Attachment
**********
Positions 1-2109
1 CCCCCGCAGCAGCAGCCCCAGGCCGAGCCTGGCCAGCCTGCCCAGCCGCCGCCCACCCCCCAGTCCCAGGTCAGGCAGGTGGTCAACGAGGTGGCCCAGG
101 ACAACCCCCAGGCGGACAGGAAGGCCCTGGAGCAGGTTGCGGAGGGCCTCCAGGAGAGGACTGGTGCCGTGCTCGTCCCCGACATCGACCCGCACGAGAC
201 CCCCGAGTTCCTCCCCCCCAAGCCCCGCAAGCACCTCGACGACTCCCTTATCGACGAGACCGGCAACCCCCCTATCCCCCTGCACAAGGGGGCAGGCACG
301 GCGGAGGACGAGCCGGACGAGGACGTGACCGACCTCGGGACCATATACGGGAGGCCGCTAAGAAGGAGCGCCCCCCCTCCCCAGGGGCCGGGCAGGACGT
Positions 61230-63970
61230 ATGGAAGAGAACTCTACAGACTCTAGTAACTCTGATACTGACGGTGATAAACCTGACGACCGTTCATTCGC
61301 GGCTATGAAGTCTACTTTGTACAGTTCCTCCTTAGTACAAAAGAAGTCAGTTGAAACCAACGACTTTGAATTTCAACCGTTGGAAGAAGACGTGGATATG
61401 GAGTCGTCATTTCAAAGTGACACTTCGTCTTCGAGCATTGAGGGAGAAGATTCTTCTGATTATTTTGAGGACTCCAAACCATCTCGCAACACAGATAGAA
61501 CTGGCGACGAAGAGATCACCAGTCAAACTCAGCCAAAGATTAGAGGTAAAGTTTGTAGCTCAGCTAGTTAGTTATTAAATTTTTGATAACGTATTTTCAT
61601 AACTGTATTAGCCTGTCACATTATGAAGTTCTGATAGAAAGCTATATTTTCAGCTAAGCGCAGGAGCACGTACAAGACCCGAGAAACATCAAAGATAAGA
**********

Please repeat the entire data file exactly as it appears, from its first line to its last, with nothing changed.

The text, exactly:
Positions 1-2109
1 CCCCCGCAGCAGCAGCCCCAGGCCGAGCCTGGCCAGCCTGCCCAGCCGCCGCCCACCCCCCAGTCCCAGGTCAGGCAGGTGGTCAACGAGGTGGCCCAGG
101 ACAACCCCCAGGCGGACAGGAAGGCCCTGGAGCAGGTTGCGGAGGGCCTCCAGGAGAGGACTGGTGCCGTGCTCGTCCCCGACATCGACCCGCACGAGAC
201 CCCCGAGTTCCTCCCCCCCAAGCCCCGCAAGCACCTCGACGACTCCCTTATCGACGAGACCGGCAACCCCCCTATCCCCCTGCACAAGGGGGCAGGCACG
301 GCGGAGGACGAGCCGGACGAGGACGTGACCGACCTCGGGACCATATACGGGAGGCCGCTAAGAAGGAGCGCCCCCCCTCCCCAGGGGCCGGGCAGGACGT
Positions 61230-63970
61230 ATGGAAGAGAACTCTACAGACTCTAGTAACTCTGATACTGACGGTGATAAACCTGACGACCGTTCATTCGC
61301 GGCTATGAAGTCTACTTTGTACAGTTCCTCCTTAGTACAAAAGAAGTCAGTTGAAACCAACGACTTTGAATTTCAACCGTTGGAAGAAGACGTGGATATG
61401 GAGTCGTCATTTCAAAGTGACACTTCGTCTTCGAGCATTGAGGGAGAAGATTCTTCTGATTATTTTGAGGACTCCAAACCATCTCGCAACACAGATAGAA
61501 CTGGCGACGAAGAGATCACCAGTCAAACTCAGCCAAAGATTAGAGGTAAAGTTTGTAGCTCAGCTAGTTAGTTATTAAATTTTTGATAACGTATTTTCAT
61601 AACTGTATTAGCCTGTCACATTATGAAGTTCTGATAGAAAGCTATATTTTCAGCTAAGCGCAGGAGCACGTACAAGACCCGAGAAACATCAAAGATAAGA